The obese adults over 18 years were found to be 5 times the more likely to be diabetic compared to the underweight and those of normal weight (Type 2 diabetes in Australia’s children and young people: a working paper., 2014). 20% of the islanders aged eighteen years and above recorded high blood pressure of ≥140/90mmHg and higher. Those with high blood pressure were more likely to have diabetes than those without high blood pressure (Australian Aboriginal and Torres Strait Islander health survey: biomedical results, 2012-13., 2014). Lifestyle changes, for instance lessening of obesity, increment of physical activity and nutrition and dietary improvements are fundamental to minimizing the risk of manifestation of type 2 diabetes. Additionally, breastfeeding has been proven to reduce maternal type 2 diabetes in later life (Chamberlain et al., 2015). Biomedical and behavioral risk factors consist of high blood cholesterol, tobacco smoking, poor diet, high blood pressure, overweight, physical inactivity, obesity. 42% of the islanders aged 15 years old and over smoked everyday which resulted to 11%of the existing smokers and 17% of the ex-smokers had diabetes as compared to 12 % among those who had never smoked (Australian Aboriginal and Torres Strait Islander health survey: biomedical results, 2012-13., 2014).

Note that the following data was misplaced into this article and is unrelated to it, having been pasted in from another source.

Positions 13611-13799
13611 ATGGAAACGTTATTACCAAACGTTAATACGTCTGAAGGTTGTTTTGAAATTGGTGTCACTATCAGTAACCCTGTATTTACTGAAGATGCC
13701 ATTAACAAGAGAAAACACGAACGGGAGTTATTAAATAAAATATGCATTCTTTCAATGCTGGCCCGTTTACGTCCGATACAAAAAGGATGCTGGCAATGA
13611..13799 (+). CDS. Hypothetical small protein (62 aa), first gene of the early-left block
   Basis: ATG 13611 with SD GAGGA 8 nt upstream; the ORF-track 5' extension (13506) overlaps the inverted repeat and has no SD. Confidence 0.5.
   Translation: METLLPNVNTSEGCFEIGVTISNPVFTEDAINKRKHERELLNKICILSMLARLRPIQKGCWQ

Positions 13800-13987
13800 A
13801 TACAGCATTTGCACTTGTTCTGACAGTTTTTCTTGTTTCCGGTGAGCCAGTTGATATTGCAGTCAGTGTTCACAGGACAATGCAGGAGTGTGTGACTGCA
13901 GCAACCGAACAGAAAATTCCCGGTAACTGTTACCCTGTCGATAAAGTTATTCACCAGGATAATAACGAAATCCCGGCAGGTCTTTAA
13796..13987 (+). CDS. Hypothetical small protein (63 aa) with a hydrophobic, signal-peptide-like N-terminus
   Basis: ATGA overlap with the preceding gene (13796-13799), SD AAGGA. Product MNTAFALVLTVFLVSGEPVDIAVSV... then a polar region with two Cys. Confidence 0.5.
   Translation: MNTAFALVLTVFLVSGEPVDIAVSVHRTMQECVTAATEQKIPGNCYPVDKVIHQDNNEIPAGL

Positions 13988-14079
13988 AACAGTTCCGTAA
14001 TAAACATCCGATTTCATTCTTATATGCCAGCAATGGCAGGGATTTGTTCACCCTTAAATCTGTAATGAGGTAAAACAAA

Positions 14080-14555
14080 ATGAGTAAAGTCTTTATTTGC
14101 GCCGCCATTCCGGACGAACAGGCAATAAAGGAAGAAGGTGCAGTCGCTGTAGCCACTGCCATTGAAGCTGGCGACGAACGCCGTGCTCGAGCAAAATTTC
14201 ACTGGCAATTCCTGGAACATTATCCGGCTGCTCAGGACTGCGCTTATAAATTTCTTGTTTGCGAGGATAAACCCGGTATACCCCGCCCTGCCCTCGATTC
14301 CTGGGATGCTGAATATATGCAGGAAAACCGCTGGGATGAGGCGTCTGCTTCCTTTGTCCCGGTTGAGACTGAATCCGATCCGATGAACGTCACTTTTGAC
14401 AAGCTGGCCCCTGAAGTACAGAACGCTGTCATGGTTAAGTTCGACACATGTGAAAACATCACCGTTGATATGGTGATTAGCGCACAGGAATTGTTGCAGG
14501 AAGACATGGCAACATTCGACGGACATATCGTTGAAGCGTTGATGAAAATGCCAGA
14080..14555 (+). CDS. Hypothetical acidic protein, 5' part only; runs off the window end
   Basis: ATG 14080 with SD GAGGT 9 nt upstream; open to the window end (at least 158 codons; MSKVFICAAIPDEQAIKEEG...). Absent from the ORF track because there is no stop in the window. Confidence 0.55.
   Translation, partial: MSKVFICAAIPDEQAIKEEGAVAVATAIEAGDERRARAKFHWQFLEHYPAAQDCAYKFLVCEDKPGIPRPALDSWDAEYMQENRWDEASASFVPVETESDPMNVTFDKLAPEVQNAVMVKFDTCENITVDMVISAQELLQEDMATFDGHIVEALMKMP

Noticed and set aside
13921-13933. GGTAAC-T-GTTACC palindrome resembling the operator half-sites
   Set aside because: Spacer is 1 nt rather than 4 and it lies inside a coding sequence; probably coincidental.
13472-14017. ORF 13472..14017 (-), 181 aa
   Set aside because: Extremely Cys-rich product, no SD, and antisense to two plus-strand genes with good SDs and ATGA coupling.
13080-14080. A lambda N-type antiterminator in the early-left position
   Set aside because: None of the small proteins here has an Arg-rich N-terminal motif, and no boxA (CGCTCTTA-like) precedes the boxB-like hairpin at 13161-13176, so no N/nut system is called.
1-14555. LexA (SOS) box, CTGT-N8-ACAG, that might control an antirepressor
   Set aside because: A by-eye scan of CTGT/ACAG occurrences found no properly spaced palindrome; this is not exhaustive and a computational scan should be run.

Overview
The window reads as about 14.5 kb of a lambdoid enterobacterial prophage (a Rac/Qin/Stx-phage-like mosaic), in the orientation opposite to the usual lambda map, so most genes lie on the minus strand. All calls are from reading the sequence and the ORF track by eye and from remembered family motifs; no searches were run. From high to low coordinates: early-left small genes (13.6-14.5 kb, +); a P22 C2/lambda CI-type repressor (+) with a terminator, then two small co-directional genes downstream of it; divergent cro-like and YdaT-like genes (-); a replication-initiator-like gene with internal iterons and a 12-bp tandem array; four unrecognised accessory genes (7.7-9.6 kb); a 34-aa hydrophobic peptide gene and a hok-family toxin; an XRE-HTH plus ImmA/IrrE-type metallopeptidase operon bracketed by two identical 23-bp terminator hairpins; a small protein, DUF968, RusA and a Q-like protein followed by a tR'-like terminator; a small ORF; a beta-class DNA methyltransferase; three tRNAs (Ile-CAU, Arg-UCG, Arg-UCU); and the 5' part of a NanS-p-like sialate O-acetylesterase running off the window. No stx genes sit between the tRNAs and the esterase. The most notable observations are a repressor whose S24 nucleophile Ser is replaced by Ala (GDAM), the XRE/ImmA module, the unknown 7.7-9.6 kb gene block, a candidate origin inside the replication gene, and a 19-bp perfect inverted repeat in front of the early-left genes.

Establishment of Goals
Here, one synthesizes the presumptions and facts that make up the definite data about the people and the relationship to the condition.
Here, we select one alternative and use it as an action course that aids us in delivering the most efficient treatment option available. We then decide the alternative in consideration of the latest data from the report (Daly & Ma, 2018).